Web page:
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2013 New York Auto Show - Part III

 

 

 

 

Mercedes-Benz

 

B-Class Electric

 

 
 
The B-Class will be the first all-electric from the Mercedes brand in the U.S. when it arrives in early 2014. It won’t be the first front-wheel drive, as the CLA-Class will get here this Fall.

 

 
 
On paper, the B-Class resembles nothing more than the Ford C-MAX (188 or 195 horsepower). With a 134-horsepower motor it might seem that the B-Class will not be very lively, but without a final curb-weight we can’t predict its acceleration. Diesel B-Class models in Europe weigh about 3150 pounds, but the battery pack and U.S. spec bumpers and other homologation may increase that significantly. The 228 pound-feet of torque on the other hand should launch it pretty well from a dead stop.

 

 
The little wagon shape may not be ideally suited for the U.S. market’s tastes, but it is suited for placement of a large battery in the floor while still leaving a decent luggage space.

 

 
Mercedes is estimating a range of 115 miles on a full charge. This will, of course, vary with weather, traffic and driving style. Obviously, a lot of time stuck at traffic lights shouldn’t affect range, unless you need the heater or air conditioning. Cold temperatures will also reduce range regardless of heater use. The B-Class Electric will use regenerative braking to recapture some braking energy.

 

 
If the battery becomes totally discharged, it can be temporarily rejuvenated by placing ground unicorn horn and kitten tears in a small  reservoir  under the hood. [Not true. - Ed)


CLA45 AMG

 


The CLA-Class was revealed during the Detroit Auto Show in January. Now, New York gets the smoking, tattooed, tough older brother. The CLA45 AMG uses the same 2.0 liter turbocharged four-cylinder engine as his smaller, more polite brother, the CLA250. But the CLA45 AMG turns the boost up to 11, well, actually 26.1, psi. This results in 355 horsepower, what MB rightly claims is the highest specific (for the engine size) horsepower for a production engine. That is quite a jump from the 208 horsepower in the CLA250.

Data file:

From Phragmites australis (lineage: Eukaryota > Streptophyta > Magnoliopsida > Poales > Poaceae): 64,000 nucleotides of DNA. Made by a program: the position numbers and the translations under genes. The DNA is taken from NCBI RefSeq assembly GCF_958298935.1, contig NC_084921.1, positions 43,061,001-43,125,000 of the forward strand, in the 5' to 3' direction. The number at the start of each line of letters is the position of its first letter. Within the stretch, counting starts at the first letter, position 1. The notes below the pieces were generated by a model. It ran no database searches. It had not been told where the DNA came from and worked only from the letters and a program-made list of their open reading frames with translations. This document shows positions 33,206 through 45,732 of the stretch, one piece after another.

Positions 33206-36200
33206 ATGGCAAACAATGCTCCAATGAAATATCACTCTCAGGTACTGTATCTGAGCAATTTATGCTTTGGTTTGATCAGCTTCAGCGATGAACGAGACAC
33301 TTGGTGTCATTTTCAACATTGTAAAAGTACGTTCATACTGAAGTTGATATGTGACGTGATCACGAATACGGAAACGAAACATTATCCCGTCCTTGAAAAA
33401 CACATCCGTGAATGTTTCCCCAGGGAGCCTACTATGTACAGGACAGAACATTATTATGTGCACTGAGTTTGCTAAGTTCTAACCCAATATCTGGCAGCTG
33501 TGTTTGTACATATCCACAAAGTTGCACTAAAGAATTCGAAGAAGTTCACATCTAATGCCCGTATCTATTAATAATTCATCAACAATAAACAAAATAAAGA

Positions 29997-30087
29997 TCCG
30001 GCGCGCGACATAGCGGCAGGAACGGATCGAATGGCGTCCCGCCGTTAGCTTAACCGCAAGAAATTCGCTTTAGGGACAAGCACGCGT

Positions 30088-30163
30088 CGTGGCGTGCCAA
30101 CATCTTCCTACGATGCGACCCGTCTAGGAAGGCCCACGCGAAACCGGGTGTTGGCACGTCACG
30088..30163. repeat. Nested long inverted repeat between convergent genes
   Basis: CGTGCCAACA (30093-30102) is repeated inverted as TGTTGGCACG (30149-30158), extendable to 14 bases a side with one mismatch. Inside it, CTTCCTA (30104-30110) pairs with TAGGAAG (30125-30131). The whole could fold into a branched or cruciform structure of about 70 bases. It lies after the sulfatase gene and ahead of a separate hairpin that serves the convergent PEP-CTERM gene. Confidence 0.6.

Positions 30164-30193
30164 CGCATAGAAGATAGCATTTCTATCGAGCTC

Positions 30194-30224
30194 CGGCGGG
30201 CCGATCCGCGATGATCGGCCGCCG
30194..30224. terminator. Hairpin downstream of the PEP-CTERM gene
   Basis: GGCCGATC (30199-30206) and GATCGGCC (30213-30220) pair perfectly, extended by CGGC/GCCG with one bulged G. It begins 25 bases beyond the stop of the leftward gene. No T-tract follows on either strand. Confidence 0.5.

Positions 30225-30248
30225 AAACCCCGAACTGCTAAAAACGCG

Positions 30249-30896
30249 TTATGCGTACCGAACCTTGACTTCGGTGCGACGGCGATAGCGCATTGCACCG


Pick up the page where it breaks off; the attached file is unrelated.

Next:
Now crazy, high output turbo four cylinders are hardly a new thing. In fact they go back to the Eighties. Gear-heads can quote the 291 horsepower in the Mitsubishi Lancer Evo’s 2.0 liter, or the 305 horsepower in the WRX STI.

 

 
Year

 

Vehicle

 

Engine

 

Boost

 

Horsepower

 

1980

 

Lotus Esprit

 

DOHC 2.0 4-cylinder

 

9 psi

 

210 HP

 

1984

 

Dodge Daytona Turbo

 

SOHC 2.2 4-cylinder

 

6.5 psi

 

142 HP

 

1984

 

Ford Mustang SVO

 

OHV 2.3 4-cylinder

 

14 psi

 

175 HP

 

1985

 

Porsche 944 Turbo

 

SOHC 2.5 4-cylinder

 

11 psi

 

217 HP

 

1985.5

 

Ford Mustang SVO

 

OHV 2.3 4-cylinder

 

15 psi

 

205 HP

 

1986

 

Shelby GLHS

 

SOHC 2.2 4-cylinder

 

12 psi

 

175 HP

 

1989

 

Mitsubishi Eclipse GSX

 

DOHC 2.0 4-cylinder

 

12 psi

 

180-195 HP

 

1992

 

Dodge Daytona R/T

 

DOHC 2.2 4-cylinder

 

11 psi

 

224 HP*

 

1995

 

Mitsubishi Eclipse GSX

 

DOHC 2.0 4-cylinder

 

12 psi

 

210 HP

 

2002

 

Subaru WRX

 

DOHC 2.0 flat 4-cylinder

 

13.5 psi

 

227 HP

 

2008

 

Chevrolet Cobalt SS

 

DOHC 2.0 D.I. 4-cylinder

 

15 psi

 

260 HP

 

2014

 

Mercedes CLA45 AMG

 

DOHC 2.0 D.I. 4-cylinder

 

26.1 psi

 

355 HP

 

 
Obviously, if this much power were sent through the front wheels alone the steering wheel would twist the driver’s arms off and the car would cram itself in the ditch the first time the driver floors it, so 4Matic All-Wheel Drive is standard as it is on many new AMG cars. The CLA45 AMG also uses a dual-clutch 7-speed transmission. Functioning like an automatic, its innards more closely resemble a manual, with much quicker shifts and less power loss than a traditional automatic transmission. It also boosts “RACE START,” a feature that makes launching the tiny hotrod without bogging down or turning the tires into ash fully automated. Mercedes claims 0 to 60 MPH in 4.5 seconds.

 
 

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